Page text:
Someone said this (mostly) torn paper collage seemed summery, so given the summery (hot) day, I’ve put it up first.
The next is inspired by Joachim Beuckelaer’s Fish Market (1568), which I took in on my most recent visit to the Met Museum. Fish Market “was painted during the tumultuous times of the Iconoclasm (1566), which disrupted the art market and motivated a change from purely religious to more secular themes.” [cite]
“Which disrupted the art market” is an odd locution for what was actually going on, which was basically an anti-Catholic revolt:
In the late summer of 1566, serious public disturbances broke out throughout the Low Countries. The social unrest was driven by famine conditions in many cities but quickly took the form of a wave of Iconoclasm. Calvinist ministers drew large numbers of the common people to outdoor prayer gatherings. In August of 1566 Calvinist mobs took over local churches and smashed Catholic statues, stained glass windows and paintings. Known as the Beeldenstorm, or image breaking, the unrest spread throughout the Low Countries and became a fundamental challenge to the governments loyal to Phillip II and the Catholic Church. [cite]
Also incorporated into the collage are pages from a Carolingian Gospel Book, “Landscape with Buildings and Trees” (ca. 1800-10), an etching and acquatint by Goya, and “Boy with a Cat in His Arms Leaning against a Shop Window” (1934), a photograph by Dora Maar.
The elements included in this collage are Giovanni Battista Tiepolo’s “Head of a Young Man” (1750-60), a breastplate from Fiji (early 19th C), and Alfred Stieglitz’s photograph, “The Steerage” (1907). The backdrop is from a 19th C textile.
Bits of torn magazines make up this one, with an effort to tear scraps in (mostly) single colors.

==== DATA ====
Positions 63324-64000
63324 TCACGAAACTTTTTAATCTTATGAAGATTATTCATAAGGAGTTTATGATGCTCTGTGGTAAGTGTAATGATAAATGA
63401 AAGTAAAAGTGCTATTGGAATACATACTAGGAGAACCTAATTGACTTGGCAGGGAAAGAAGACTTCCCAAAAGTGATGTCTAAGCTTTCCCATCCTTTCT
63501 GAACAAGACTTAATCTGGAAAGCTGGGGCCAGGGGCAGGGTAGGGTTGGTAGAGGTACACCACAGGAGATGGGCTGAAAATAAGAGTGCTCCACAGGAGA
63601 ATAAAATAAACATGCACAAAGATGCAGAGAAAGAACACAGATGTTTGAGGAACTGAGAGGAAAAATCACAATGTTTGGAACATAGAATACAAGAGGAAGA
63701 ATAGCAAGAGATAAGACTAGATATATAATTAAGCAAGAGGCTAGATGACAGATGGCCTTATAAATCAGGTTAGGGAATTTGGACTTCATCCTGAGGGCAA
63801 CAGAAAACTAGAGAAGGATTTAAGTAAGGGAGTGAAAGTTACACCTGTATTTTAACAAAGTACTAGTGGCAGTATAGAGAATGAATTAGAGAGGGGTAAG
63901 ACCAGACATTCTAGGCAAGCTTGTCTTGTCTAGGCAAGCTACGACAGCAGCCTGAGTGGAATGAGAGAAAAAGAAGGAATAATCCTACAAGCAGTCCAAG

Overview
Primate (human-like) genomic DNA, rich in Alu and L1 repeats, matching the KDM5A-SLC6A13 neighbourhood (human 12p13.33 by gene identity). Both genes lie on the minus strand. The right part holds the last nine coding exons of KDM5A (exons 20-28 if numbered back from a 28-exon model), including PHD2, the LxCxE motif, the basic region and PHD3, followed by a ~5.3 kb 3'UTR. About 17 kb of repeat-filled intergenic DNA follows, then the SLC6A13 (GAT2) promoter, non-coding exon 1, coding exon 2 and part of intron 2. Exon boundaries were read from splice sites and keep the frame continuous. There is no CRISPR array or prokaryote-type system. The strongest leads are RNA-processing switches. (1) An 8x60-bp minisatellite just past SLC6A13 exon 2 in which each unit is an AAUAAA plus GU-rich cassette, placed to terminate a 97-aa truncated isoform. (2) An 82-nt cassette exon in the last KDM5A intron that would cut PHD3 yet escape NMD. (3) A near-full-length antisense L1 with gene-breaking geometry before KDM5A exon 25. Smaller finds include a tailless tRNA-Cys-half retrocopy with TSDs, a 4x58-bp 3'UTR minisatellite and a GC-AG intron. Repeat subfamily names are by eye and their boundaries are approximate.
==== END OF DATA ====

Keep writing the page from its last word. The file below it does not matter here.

The last sets August Sander’s “Pastry Cook, Cologne” (1928), in the company of Victor Keppler’s “Housewife in Kitchen” (ca. 1940), against a backdrop of radiator images from Bharti Kher’s “The Hot Winds That Blow from the West” (2010-2011).
Elisabeth Leonskaja performing Schubert’s Piano Sonata in C Minor, No. 19, D. 958 (1828)
Franz Schubert’s final three piano sonatas — stunning achievements that only began to grab a place in pianists’ repertoires during the latter half of the twentieth century — were all finished in September 1828, just two months before the composer died. The first of these three massive and challenging sonatas, at least as far as numbering goes, is the Piano Sonata in C minor, D. 958, sometimes called No. 19; like the other two piano sonatas of 1828, it is a work that Schubert dedicated to the pianist Johann Hummel. Hummel had a year earlier been present at a private evening of Schubert lieder and had expressed his admiration for the composer in the highest terms. The Sonata, however, was not published until 1839, a few years after Hummel’s death, and the publisher unjustly struck Schubert’s dedication from the piece and made a new one to Robert Schumann. [cite]
Credits: The sources for the quotations are cited in the text. The photographs (and underlying collages) are mine.